Foursquare’s Makeover Favors Ads as Check-In Buzz FadesAlex Barinka
Foursquare Labs Inc., whose once-novel check-in application faded in popularity in the past five years, has crafted a plan to make more money by tying advertising to a smartphone’s location. Now comes the hard part: finding people to use it.
A pared-down update of the Foursquare app is coming that focuses on helping users find restaurants and businesses around them, Chief Executive Officer Dennis Crowley said in an interview. Elevating that once-hidden search tool has two benefits: It gives users more reason to use the app, and advertisers a place to put ads customers will actually see.
To unclutter the repurposed app, Foursquare’s creators already carved out the trademark check-in feature -- the one that would make users the virtual “mayor” of a frequented pub or business -- into a new app called Swarm. Now, to boost revenue, executives need to that show customers want to use the new Foursquare app and merchants will pay to advertise on it.
“People who walk into different types of stores, they’re self-identifying through Foursquare,” Chief Operating Officer Jeff Glueck said in an interview at the company’s headquarters in New York. “That’s a really valuable connection between audience and commerce. Of course, the engine of all that is being useful to consumers.”
At stake for Foursquare, whose backers include private equity firm Silver Lake Management LLC and venture capital firm Union Square Ventures, is a piece of the market for digital advertising, where spending may reach $140 billion this year.
The company introduced a revamped logo last week and revealed images of the app’s new look. It hasn’t disclosed when it will release the app itself.
Focusing the new Foursquare app on search capabilities gives marketers a way to send relevant ads to people in an area. A pizza place, for example, could send a discount on a slice of pepperoni when a user is looking for nearby restaurants. Foursquare will be able to serve users better by gathering data on their favorite places, Crowley said.
When introduced in 2009, the Foursquare mobile application was basically a social-networking game, encouraging people to check in to restaurants and compete to earn “mayor” status. That novelty, which has faded even as pressure rises from investors who valued the company at more than $600 million just three years ago, will still live on through the revised Foursquare’s newly embedded Swarm button.
The company was slow to make money from mobile ads, bringing in just $2 million in revenue in 2012, a person familiar with the matter said last year. Since then, Foursquare opened up its in-app advertising tool on the old version to all businesses, from the local flower shop to national retailers such as Walgreen Co. and McDonald’s Corp., Chief Revenue Officer Steven Rosenblatt said.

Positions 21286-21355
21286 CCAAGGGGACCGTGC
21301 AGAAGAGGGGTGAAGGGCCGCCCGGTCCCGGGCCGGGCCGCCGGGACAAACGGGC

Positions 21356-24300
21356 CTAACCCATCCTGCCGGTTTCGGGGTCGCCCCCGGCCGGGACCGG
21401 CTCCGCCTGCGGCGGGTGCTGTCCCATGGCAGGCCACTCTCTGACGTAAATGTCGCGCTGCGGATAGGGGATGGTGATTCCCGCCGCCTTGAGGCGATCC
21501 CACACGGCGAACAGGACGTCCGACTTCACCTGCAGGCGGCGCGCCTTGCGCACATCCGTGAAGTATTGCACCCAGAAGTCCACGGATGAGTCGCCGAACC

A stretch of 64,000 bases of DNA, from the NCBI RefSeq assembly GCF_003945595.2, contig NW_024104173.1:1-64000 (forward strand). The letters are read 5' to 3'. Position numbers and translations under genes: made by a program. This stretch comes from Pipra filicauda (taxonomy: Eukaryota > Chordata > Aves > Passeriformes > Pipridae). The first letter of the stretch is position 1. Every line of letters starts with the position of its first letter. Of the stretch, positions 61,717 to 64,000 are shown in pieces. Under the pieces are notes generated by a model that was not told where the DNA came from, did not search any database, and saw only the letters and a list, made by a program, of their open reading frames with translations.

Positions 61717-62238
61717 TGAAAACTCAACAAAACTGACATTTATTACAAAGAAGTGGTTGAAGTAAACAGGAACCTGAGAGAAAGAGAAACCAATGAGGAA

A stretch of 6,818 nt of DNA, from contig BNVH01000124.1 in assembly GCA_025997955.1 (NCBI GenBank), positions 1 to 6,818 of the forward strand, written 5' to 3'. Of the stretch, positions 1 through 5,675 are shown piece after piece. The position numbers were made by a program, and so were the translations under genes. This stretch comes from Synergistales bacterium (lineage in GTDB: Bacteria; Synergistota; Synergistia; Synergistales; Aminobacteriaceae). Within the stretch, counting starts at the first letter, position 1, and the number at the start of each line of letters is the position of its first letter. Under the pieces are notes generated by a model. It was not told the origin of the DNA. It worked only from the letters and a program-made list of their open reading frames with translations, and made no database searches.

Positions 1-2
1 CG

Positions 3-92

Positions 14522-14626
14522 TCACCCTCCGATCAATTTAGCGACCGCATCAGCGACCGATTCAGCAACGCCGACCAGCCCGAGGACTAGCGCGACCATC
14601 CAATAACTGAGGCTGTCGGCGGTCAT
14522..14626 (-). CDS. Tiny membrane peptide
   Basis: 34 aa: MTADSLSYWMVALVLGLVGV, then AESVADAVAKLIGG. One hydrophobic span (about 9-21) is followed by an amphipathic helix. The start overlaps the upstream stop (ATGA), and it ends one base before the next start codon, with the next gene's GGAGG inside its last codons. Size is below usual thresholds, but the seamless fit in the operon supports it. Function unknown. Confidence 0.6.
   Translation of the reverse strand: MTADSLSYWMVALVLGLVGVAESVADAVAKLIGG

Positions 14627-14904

Foursquare raised $35 million in December after getting a $41 million loan and convertible-debt infusion in April, which Crowley at the time said would allow the company to prove it’s a real business. Executives declined to disclose current revenue.
“You start out growing things for users,” Crowley said at Foursquare’s headquarters in Manhattan’s Soho district, in a ski lodge-inspired conference room adorned with snow sport paraphernalia. “Then as we start to build an audience, we start to build these tools that we think are amazing tools for brands and merchants.”
Technology companies like Facebook Inc. and Twitter Inc. are also vying for advertising tied to location, putting pressure on Foursquare to prove that its makeover is enough to revive its earlier buzz.
The challenge now is to catch up to the momentum of Facebook, which was founded in 2004, went public in 2012 and is now used by about half the world’s Internet-using population. Twitter, created in 2006, went public last year and isn’t yet profitable. Unlike Facebook and Twitter, Foursquare doesn’t disclose its number of active users, saying only that it has more than 50 million registered accounts.
Local search is becoming an increasingly crowded space. To draw advertisers, Foursquare will also have to persuade smartphone users to turn to the new app to find restaurants and shopping destinations, instead of searching on Yelp Inc. or Google Inc.
Foursquare will encourage people to leave tips -- like where to shop or what dish to order -- in the new app by giving prolific recommendation-givers the badge of “expert,” the company said this week in a blog post.
“In local commerce, it’s a very large opportunity,” Tom White, a New York-based analyst with Macquarie Group Ltd., said. “It’s more about a change in perception of these brands. We are still early in seeing how this is going to evolve.”
One advantage for Foursquare is its database of millions of places, built over five years with contributions from users, that will be updated with the check-ins on Swarm.
That information has proved valuable to other companies, too. Microsoft Corp. invested $15 million in Foursquare last year and uses its location data in a voice-activated assistant.
Foursquare is considering other potential data licensing deals, and 20 percent to 30 percent of revenue could eventually come from these partnerships, Glueck said.
“We’ve always had these things locked up in the existing Foursquare app,” Crowley said last week. “Now we’re just making it very obvious that the new Foursquare app is really about local search and discovery -- specifically personalized local search.”